A congenital myopathy with diaphragmatic weakness not linked to the SMARD1 locus

L. Hartley, M. Kinali, R. Knight, E. Mercuri, C. Hubner, E. Bertini, A. Y. Manzur, C. Jimenez-Mallebrera, C. A. Sewry, F. Muntoni

Research output: Contribution to journalArticlepeer-review


Severe diaphragmatic weakness in infancy is rare. Common causes include structural myopathies, neuromuscular transmission defects, or anterior horn cell dysfunction (spinal muscular atrophy with respiratory distress, SMARD1). We describe a form of infantile diaphragmatic weakness without mutations in the SMARD1 gene, in which pathological and clinical features differ from known conditions, and investigations suggest a myopathy. We identified seven cases in four families. All presented soon after birth with feeding and breathing difficulties, marked head lag, facial weakness, and preserved antigravity movements in the limbs, with arms weaker than legs. All had paradoxical breathing and paralysis of at least one hemi-diaphragm. All required gastrostomy feeding, and all became ventilator-dependent. Investigations included myopathic EMG, muscle biopsy showing myopathic changes, normal electrophysiology and no mutations in SMN1 or IGHMBP2. These seven infants are affected by a myopathic condition clinically resembling SMARD1. However, its pathogenesis appears to be a myopathy affecting predominantly the diaphragm.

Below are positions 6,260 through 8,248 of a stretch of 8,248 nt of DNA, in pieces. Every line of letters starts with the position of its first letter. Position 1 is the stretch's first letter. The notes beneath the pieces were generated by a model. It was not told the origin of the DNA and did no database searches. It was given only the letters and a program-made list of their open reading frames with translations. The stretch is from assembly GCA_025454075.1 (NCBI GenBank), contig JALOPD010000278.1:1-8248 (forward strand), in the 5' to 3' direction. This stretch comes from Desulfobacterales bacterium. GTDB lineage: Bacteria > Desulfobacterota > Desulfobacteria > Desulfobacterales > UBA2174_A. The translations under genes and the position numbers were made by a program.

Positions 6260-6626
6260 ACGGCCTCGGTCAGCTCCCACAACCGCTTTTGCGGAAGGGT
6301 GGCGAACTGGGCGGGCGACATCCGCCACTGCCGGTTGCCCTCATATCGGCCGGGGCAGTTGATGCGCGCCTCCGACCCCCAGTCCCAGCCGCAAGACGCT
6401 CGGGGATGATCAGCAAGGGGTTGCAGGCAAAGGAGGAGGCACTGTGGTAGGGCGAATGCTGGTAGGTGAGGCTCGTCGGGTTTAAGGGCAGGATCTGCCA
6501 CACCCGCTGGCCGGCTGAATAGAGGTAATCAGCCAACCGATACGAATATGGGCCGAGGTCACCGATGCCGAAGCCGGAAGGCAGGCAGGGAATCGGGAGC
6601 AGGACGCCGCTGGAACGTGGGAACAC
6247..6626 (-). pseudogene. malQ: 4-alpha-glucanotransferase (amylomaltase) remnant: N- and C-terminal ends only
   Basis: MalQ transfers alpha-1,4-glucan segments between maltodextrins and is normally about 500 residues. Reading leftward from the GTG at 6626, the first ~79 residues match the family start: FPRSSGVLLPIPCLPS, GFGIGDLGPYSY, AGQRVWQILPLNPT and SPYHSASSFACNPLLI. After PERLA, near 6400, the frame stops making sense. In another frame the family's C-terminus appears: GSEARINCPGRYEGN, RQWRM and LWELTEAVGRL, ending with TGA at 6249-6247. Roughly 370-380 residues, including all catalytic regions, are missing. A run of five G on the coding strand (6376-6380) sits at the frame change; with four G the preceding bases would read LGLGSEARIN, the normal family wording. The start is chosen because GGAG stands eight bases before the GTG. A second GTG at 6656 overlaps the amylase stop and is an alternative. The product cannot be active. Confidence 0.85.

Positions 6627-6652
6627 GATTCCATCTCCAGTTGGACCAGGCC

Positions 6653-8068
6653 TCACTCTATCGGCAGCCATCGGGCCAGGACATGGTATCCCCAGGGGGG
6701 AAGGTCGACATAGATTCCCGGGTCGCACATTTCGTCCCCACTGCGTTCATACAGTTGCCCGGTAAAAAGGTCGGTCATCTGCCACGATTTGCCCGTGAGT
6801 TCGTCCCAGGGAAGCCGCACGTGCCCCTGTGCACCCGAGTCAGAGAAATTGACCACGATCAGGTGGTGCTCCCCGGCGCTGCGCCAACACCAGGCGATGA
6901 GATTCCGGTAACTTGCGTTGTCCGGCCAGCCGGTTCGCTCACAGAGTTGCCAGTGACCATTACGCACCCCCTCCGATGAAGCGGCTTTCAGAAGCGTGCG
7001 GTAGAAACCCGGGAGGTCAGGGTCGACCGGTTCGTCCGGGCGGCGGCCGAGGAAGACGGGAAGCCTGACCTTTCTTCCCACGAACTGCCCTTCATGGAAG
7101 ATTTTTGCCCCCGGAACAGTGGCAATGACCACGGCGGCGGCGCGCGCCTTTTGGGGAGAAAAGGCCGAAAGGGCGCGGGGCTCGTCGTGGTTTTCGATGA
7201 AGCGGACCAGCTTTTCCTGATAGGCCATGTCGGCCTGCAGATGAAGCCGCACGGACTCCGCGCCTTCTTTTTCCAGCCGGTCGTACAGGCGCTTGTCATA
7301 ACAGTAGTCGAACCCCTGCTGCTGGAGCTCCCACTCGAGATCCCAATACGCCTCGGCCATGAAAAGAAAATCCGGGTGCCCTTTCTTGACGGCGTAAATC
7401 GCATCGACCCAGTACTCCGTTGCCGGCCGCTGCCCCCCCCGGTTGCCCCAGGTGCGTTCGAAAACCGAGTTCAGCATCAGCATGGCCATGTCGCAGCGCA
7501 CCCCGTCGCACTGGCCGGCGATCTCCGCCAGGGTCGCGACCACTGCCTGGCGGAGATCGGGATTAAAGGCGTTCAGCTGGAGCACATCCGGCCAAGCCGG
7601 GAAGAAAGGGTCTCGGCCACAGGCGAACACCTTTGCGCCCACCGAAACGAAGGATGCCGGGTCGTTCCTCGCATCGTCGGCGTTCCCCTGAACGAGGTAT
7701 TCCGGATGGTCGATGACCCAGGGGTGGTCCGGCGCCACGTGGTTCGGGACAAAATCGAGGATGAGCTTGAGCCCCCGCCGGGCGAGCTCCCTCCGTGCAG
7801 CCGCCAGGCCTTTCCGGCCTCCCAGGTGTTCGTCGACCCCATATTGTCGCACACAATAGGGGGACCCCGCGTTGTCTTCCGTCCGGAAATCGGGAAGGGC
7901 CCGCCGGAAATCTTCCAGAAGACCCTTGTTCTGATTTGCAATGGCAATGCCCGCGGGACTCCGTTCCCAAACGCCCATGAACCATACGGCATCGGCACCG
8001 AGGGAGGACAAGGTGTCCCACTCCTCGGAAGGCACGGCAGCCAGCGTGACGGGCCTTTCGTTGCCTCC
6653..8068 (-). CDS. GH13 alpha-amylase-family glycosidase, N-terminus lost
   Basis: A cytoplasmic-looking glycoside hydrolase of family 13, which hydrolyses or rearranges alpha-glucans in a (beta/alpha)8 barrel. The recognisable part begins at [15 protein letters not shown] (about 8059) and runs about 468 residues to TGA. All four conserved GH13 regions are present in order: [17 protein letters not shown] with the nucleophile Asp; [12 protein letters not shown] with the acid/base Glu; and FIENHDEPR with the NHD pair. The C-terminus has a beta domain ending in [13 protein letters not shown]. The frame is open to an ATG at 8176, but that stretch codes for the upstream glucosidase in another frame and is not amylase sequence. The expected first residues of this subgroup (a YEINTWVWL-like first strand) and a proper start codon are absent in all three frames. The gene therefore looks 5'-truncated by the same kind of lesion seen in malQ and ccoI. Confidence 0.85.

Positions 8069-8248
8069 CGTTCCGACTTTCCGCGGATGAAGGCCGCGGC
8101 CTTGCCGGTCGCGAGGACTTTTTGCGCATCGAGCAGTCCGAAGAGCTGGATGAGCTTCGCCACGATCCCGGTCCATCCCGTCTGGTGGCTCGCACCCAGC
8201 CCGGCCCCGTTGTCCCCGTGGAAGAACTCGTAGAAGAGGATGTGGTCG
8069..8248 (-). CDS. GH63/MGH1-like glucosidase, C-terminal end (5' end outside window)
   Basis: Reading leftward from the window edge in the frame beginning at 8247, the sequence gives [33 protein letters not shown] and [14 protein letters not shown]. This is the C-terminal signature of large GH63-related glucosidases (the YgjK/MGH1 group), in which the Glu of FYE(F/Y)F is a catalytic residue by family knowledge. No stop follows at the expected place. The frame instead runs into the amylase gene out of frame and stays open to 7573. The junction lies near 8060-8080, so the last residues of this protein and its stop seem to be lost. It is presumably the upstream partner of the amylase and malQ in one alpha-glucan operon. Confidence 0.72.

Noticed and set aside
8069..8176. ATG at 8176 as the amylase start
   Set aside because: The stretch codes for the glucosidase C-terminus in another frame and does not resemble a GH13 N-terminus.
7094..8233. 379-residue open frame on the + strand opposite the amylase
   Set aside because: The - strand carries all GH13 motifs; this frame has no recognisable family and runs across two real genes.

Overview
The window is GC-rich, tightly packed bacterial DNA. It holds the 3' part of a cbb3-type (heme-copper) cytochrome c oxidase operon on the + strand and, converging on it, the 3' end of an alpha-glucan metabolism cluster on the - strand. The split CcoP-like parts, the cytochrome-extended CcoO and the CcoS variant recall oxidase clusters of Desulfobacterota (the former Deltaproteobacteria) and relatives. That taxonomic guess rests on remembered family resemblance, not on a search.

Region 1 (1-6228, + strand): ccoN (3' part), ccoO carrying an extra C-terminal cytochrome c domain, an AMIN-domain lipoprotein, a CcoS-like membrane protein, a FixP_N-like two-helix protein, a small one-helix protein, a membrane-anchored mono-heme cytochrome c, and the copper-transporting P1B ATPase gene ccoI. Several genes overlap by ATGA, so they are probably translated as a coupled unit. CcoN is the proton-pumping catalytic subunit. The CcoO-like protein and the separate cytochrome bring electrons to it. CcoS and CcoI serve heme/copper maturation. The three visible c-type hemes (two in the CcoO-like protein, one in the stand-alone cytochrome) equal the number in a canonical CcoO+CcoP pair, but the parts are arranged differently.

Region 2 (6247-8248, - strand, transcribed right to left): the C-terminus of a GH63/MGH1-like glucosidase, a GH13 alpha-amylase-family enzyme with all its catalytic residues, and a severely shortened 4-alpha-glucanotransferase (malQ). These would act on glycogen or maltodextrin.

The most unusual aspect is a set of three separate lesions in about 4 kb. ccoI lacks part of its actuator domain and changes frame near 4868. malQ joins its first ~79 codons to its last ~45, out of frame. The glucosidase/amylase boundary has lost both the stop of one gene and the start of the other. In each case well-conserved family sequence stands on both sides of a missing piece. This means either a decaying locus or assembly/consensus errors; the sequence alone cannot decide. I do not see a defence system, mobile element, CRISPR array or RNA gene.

Original languageEnglish
Pages (from-to)174-179
Number of pages6
JournalNeuromuscular Disorders
Issue number2
Publication statusPublished - Feb 2007


  • Congenital myopathy
  • Diaphragmatic weakness
  • Respiratory failure

ASJC Scopus subject areas

  • Clinical Neurology
  • Pediatrics, Perinatology, and Child Health
  • Developmental Neuroscience
  • Neurology

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